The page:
What is an individual voluntary agreement (IVA)?
An individual voluntary agreement, or IVA, is a contract agreed between someone who is in debt and their lenders, in a bid to stave off bankruptcy.
If you cannot afford to pay off your debts in full, an IVA allows you to come to an agreement with the companies to which you owe money to freeze the interest you're paying and possibly reduce the amount you owe to an affordable level.
When you enter into an IVA, an 'insolvency practitioner' - a qualified debt specialist - will put a proposal to your creditors based on an affordable payment plan. This will usually last five or six years.
If your creditors agree to the proposal, you will make monthly payments over that period until your debt is settled.
If you've had an IVA in the past, this can put a dent in your mortgage chances, but there are still options, as we explain in this guide.
How does an IVA affect my credit history?
Lenders look at your credit history to make an assessment as to whether or not it should give you a loan. An active IVA, that you are currently repaying, will reduce your chances of getting credit until your IVA is settled.
The IVA will sit on your credit history for six years starting from the date the IVA commenced.
What happens when an IVA has been settled?
Your insolvency practitioner should inform you the debt is now paid and the term is now over.
You should get a 'completion certificate', which will prove that your IVA has been settled.
It's worth checking that your credit report has been updated correctly and any debts or red flags are now showing as satisfied.
How does my IVA affect my mortgage chances?
If you're trying to buy a home while you are still repaying an IVA, your mortgage chances are slim.
Your original creditors will ask how you can afford a home when you already owe cash, while prospective mortgage lenders will be unlikely to lend to someone with significant debts.
If you have served the terms of your IVA successfully, you are in a much better position.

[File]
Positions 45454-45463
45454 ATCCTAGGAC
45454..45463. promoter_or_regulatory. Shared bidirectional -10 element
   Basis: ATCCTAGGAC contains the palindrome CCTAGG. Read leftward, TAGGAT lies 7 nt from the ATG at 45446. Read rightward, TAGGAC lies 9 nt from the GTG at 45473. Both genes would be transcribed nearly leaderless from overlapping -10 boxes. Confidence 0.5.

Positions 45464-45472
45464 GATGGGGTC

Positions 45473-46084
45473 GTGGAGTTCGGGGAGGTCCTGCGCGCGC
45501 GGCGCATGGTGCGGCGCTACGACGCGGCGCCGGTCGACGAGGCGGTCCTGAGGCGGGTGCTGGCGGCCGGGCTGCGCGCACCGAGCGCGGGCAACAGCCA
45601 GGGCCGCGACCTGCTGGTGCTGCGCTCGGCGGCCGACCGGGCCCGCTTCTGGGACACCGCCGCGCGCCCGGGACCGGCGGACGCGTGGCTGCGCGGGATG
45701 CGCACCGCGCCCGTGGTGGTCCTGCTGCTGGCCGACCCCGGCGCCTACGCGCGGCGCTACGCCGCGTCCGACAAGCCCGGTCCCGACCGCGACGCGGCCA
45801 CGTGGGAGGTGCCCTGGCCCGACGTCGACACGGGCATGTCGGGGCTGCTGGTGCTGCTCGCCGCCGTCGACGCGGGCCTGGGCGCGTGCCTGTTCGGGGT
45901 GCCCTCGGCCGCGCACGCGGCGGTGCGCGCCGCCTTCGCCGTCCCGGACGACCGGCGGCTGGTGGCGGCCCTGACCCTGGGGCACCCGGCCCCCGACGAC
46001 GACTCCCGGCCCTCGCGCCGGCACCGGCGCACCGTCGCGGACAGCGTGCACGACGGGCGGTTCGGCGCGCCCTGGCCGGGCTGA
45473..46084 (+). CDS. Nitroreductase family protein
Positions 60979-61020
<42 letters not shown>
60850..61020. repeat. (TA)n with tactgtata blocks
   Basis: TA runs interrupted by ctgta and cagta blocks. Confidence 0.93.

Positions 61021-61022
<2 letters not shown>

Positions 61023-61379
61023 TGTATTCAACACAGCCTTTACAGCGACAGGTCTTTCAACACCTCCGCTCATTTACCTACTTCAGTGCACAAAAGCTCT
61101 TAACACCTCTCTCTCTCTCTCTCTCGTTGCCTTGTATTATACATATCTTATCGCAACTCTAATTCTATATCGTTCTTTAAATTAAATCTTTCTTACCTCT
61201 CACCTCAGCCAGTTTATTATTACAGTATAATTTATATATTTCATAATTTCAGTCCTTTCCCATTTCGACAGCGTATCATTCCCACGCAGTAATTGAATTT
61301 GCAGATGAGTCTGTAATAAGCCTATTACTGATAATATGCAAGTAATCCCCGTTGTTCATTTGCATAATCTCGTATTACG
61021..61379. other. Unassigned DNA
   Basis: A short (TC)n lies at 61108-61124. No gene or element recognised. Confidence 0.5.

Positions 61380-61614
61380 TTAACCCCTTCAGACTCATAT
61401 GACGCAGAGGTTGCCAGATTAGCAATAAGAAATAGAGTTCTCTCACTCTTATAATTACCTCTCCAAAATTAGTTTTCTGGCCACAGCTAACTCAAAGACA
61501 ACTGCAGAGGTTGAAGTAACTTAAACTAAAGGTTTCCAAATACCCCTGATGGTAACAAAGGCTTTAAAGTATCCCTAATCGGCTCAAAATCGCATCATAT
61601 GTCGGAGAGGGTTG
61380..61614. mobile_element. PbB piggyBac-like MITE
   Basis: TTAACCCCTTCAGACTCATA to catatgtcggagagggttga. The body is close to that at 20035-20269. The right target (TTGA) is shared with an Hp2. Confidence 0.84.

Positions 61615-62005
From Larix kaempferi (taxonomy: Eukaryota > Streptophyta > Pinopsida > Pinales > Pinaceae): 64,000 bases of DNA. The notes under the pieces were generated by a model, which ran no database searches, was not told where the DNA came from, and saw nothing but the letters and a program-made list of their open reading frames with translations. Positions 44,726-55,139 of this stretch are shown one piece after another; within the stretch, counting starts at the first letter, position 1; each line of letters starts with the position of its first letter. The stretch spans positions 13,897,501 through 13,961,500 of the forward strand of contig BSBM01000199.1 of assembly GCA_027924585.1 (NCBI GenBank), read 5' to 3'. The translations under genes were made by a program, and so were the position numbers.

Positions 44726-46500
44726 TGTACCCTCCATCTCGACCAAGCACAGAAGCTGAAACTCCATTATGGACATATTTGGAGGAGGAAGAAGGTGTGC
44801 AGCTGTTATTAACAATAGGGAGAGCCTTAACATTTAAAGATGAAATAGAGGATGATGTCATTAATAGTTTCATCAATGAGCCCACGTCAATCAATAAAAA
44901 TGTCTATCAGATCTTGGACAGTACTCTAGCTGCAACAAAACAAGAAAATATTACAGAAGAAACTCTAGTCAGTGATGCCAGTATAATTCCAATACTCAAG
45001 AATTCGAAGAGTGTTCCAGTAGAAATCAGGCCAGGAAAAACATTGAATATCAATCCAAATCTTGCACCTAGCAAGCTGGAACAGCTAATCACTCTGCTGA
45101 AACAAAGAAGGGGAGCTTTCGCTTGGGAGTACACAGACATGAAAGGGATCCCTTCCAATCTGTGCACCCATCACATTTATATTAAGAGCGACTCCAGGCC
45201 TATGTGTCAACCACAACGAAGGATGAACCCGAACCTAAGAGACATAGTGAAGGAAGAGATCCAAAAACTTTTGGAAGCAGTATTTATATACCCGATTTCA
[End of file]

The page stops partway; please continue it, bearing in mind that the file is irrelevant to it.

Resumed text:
Can I get a mortgage when my IVA is settled?
If you apply for a mortgage once your IVA is settled it certainly improves your chances.
Some lenders will refuse any applicant who’s ever had an IVA; others may only lend to you once the IVA has disappeared from your credit report after six years.
But there are a decent number of lenders willing to consider mortgage applicants if their IVA is at least three years old, fully settled and you have spent the time rebuilding your credit history and keeping up with all payments.
If you're in this situation, you could be asked to provide a larger mortgage deposit or may find that you are charged a higher mortgage interest rate compared to those who have a clean credit history.
If you've had debt problems in the past and want to get a mortgage, you may want to consider a mortgage broker who might be able to suggest lenders that will consider you.
What deposit will I need if I've had an IVA?
This will really depend on how long ago the IVA was settled. After six years, the IVA will have disappeared from your credit history, and you may be able to get a mortgage with a small deposit of 5% or 10%.
If the IVA was settled within the last three to four years, a lender may look for a higher deposit - anything between 15% and 25%.
If you want to take out a 95% loan-to-value mortgage, you're a riskier bet in the eyes of a mortgage lender.
When you're given such a large loan, there's a risk that the value of your property could fall below the size of the mortgage. This is known as negative equity.
If you fell short on your repayments and the lender had to repossess your home, it may not recover its loan in full in this scenario. Therefore, lenders are only willing to lend so much to those with a clean credit history.
So, if you've had an IVA, you're already seen as a 'risky' borrower because of your previous debt problems. Therefore, lenders will want you to provide a larger deposit to mitigate that risk.
Can a ‘windfall clause’ stop me getting a mortgage after an IVA?
A windfall clause is inserted into an IVA to ensure that, if you come into a sudden sum of money during the term of the IVA, this is given to the creditors.
Creditors will expect 100% of any windfall to be considered for the IVA, although by ‘considered’ it doesn’t mean necessarily all of the windfall will be taken away.
This windfall could include any surprise cash sum, regardless of how it arrived. It could be a lottery or cash prize win; inheritance; insurance payouts and redundancies.
Redundancies and insurance payouts are slightly different as you may be able to keep these if unemployment or illness mean you have nothing else to live on.
If, during the course of your IVA, you have gathered enough cash for a mortgage deposit, your creditor might ask where the money came from and whether it was the outcome of such a windfall or money you have kept hidden from lenders.
How can I improve my credit score after an IVA?
As more time passes since you have settled your IVA, your credit score will rise.
After six years, the IVA will disappear but your credit score may not have fully recovered.
As you haven't been able to borrow while you've had an IVA, your credit history will be quite thin, and there won't be much evidence of making payments for lenders to judge your creditworthiness.
There are steps you can take to boost your rating. Read our guide to how to improve your credit score.